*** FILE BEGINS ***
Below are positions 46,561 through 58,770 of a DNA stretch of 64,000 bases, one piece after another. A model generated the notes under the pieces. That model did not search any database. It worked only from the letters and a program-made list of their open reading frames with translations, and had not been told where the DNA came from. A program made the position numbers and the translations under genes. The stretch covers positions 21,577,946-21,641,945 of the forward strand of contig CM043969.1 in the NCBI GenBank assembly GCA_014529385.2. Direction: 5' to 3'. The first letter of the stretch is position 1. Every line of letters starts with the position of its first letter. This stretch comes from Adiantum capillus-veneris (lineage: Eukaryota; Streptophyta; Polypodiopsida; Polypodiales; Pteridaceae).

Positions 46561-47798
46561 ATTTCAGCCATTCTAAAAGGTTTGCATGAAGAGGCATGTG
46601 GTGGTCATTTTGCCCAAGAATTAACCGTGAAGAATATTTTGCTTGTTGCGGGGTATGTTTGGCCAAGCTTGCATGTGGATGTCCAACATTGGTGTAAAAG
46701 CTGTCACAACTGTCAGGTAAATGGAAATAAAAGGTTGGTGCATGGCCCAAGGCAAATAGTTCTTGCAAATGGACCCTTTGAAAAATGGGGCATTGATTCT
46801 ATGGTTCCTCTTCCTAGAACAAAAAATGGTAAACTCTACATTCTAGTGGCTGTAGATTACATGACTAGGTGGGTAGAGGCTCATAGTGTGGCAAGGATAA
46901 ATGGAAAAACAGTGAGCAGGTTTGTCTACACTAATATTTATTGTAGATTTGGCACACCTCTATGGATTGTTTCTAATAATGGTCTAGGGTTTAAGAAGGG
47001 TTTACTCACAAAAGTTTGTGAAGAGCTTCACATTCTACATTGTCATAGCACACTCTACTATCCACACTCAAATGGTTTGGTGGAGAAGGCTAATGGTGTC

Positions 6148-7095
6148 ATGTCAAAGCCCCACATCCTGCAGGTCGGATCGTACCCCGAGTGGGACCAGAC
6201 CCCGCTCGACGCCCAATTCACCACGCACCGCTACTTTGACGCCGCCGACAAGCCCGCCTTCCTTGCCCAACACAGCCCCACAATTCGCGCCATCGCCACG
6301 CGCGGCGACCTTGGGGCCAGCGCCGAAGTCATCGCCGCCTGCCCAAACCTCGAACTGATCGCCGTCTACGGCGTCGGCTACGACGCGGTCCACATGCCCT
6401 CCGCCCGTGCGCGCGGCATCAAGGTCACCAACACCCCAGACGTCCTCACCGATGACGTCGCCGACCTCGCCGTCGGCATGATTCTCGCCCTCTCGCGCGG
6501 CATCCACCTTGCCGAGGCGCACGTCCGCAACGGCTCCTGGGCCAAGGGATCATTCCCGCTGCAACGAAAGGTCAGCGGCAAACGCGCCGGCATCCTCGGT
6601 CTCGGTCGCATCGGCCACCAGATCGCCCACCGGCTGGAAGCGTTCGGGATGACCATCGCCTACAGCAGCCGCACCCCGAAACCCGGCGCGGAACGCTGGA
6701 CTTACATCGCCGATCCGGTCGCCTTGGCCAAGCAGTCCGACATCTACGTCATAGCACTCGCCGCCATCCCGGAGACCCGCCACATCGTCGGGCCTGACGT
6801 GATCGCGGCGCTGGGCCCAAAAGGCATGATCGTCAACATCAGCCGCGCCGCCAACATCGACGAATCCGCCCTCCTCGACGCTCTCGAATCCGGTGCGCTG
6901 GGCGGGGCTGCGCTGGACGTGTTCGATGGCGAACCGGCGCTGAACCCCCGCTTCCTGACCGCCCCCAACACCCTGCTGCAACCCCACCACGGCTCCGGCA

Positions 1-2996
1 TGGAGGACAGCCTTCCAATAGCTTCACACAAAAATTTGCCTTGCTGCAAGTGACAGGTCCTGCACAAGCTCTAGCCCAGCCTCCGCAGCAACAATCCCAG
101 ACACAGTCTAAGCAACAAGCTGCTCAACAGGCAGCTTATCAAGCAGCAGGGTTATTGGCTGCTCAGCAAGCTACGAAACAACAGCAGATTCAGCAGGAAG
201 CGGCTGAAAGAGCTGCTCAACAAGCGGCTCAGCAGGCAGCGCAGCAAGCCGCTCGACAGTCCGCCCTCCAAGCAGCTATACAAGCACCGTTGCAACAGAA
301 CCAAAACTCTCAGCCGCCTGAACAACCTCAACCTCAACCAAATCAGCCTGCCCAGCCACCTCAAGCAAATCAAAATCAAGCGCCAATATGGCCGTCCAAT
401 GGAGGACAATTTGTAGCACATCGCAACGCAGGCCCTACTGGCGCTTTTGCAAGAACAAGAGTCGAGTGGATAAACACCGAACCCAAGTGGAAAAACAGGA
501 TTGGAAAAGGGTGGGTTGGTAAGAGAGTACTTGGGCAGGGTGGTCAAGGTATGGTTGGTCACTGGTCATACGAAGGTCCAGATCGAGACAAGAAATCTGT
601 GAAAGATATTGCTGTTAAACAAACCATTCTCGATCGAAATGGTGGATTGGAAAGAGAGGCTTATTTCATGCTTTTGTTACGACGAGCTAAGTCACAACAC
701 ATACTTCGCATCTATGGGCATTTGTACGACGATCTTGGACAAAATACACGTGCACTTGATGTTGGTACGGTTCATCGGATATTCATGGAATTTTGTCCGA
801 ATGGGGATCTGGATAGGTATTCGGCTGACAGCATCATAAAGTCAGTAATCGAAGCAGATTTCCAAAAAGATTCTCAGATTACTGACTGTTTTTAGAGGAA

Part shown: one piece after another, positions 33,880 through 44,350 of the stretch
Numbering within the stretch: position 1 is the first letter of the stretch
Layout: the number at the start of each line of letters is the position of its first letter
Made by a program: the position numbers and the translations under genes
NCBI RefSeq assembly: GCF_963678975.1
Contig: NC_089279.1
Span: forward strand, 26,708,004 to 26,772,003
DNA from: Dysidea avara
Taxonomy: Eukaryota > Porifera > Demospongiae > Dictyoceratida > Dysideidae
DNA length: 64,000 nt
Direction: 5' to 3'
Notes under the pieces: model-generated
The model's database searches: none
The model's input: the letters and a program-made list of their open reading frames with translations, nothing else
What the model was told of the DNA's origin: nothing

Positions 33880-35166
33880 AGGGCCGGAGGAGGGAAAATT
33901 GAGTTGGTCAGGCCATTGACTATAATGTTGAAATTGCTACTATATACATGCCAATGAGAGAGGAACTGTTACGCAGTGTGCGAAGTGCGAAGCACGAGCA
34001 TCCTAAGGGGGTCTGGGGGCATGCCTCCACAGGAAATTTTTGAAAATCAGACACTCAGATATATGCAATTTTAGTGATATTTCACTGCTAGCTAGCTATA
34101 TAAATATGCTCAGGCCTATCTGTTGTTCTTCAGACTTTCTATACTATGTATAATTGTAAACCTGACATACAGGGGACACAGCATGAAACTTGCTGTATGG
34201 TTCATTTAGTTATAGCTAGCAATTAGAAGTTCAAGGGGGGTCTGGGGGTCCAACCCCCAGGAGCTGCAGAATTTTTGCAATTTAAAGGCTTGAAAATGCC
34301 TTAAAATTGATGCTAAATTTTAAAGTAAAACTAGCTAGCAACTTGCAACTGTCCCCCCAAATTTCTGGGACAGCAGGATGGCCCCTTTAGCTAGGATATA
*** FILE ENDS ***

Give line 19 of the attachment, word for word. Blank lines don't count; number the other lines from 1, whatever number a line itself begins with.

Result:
Positions 1-2996